Edge's desire to broadcast Virginia lottery information clearly meets the first prong of the Central Hudson test. Virginia's lottery is a lawful activity and previous advertisements were not misleading.


The governmental interest asserted in regulating lottery information is the furtherance of fundamental tenets of federalism which permit non-lottery states to discourage gambling. Although Edge argues that discouraging gambling is not a substantial governmental interest under the second prong of the Central Hudson test, the governmental interest asserted is similar to other "substantial" interests recognized as meeting this prong. Central Hudson Gas & Electric Corp. v. Public Service Commission, 447 U.S. at 568-69 (a state law restriction on utility advertising designed to reduce energy consumption); Oklahoma Broadcasters Association v. Crislip, 636 F.Supp. 978 (W.D.Okla.1985) (a state statutory prohibition upon liquor advertising intended to reduce consumption of alcohol). Edge argues that this interest is not sufficiently substantial because some thirty-three states now sponsor their own lotteries. Nevertheless, as the district court noted, the second prong of the Central Hudson test is not a strict one and the government has satisfied it in this case.


The third prong requires that a restriction on commercial speech directly advance the interest of the jurisdiction whose legislation is challenged. "Ineffective or remote support" fails to justify an infringement on First Amendment free speech. Central Hudson Gas & Electric Corp. v. Public Service Commission, 447 U.S. at 564. Under the unique circumstances of this case, the government's goal to preserve state lottery policies is not advanced by precluding Power 94 from broadcasting Virginia lottery advertisements. Approximately 127,000 North Carolina residents are within Power 94's broadcast range. These listeners, who comprise less than 2% of North Carolina's total population, receive most of their radio, newspaper and television communications from Virginia-based media. The North Carolina residents who might listen to Power 94 are inundated with Virginia's lottery advertisements. Simply put, the North Carolina residents which the statutes purport to protect already are exposed to numerous Virginia Lottery advertisements through telecast, broadcast and print media. Prohibiting Power 94 from advertising Virginia's lottery is ineffective in shielding North Carolina residents from lottery information. This ineffective or remote measure to support North Carolina's desire to discourage gambling cannot justify infringement upon commercial free speech.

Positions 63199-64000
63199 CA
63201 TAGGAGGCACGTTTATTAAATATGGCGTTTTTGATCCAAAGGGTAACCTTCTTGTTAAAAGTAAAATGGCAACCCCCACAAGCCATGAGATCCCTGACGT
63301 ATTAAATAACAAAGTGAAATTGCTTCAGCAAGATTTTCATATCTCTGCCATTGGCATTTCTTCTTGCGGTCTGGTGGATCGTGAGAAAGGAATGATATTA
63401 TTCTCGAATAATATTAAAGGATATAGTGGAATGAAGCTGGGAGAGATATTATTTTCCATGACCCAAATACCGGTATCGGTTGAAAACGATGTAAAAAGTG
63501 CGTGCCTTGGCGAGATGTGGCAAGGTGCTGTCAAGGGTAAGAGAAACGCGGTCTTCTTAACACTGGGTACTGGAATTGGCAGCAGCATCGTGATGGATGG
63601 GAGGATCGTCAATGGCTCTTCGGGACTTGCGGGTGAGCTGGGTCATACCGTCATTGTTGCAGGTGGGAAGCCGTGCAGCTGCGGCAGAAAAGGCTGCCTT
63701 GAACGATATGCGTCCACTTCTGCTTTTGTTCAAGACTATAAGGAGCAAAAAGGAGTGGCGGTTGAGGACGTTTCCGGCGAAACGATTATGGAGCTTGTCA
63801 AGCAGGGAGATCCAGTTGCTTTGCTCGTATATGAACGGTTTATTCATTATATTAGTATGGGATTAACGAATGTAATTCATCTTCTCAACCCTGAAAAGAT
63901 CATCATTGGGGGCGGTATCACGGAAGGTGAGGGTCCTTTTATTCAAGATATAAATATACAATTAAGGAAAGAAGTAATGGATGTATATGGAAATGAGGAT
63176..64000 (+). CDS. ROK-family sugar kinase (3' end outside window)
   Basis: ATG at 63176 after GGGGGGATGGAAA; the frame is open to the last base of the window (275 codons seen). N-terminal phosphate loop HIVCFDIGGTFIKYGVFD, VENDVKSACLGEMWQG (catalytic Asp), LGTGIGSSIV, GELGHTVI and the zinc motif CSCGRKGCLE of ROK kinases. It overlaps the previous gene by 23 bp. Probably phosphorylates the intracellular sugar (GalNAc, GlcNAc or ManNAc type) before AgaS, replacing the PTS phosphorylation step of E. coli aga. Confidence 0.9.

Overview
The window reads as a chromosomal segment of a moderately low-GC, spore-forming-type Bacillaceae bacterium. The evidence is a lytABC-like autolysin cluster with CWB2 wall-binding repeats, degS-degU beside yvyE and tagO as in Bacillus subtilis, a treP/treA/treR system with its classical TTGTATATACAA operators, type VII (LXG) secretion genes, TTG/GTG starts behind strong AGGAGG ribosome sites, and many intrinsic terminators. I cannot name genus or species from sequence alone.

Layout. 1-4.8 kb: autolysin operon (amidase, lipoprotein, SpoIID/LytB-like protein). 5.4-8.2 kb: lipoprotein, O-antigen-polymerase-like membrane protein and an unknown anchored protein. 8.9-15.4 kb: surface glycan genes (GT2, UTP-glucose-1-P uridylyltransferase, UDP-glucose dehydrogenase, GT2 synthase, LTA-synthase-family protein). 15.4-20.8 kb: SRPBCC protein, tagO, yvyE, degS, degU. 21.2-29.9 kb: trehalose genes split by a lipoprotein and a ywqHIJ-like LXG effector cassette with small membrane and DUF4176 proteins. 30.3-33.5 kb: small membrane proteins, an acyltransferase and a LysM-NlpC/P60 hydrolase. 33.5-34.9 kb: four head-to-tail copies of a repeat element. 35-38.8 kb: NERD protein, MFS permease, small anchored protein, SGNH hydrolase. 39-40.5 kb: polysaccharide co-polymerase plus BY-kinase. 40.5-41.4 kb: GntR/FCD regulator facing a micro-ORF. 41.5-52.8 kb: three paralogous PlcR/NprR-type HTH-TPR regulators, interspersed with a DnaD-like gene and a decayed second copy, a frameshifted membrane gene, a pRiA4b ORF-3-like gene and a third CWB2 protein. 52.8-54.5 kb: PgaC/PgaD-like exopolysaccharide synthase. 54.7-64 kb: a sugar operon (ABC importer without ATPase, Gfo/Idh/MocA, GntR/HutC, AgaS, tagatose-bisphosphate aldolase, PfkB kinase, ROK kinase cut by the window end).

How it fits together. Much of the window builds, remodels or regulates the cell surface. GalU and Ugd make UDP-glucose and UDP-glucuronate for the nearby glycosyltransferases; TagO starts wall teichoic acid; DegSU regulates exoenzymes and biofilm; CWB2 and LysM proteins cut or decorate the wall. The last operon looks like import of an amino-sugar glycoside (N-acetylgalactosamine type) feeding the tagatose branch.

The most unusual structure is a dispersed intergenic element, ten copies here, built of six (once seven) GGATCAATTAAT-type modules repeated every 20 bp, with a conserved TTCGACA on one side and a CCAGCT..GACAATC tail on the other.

The fourth prong of the Central Hudson test provides that a restriction on commercial speech may be "no more extensive than necessary to further the state's interests...." 447 U.S. at 569-70. Under this standard, the regulation must be one "that employs not necessarily the least restrictive means but ... a means narrowly tailored to achieve the desired objective." Board of Trustees of the State University of New York v. Fox, 492 U.S. 469, 480 (1989). The district court concluded that the lottery advertisement regulations met this standard. Neither party objects to this finding and we concur with the district court's reasoning.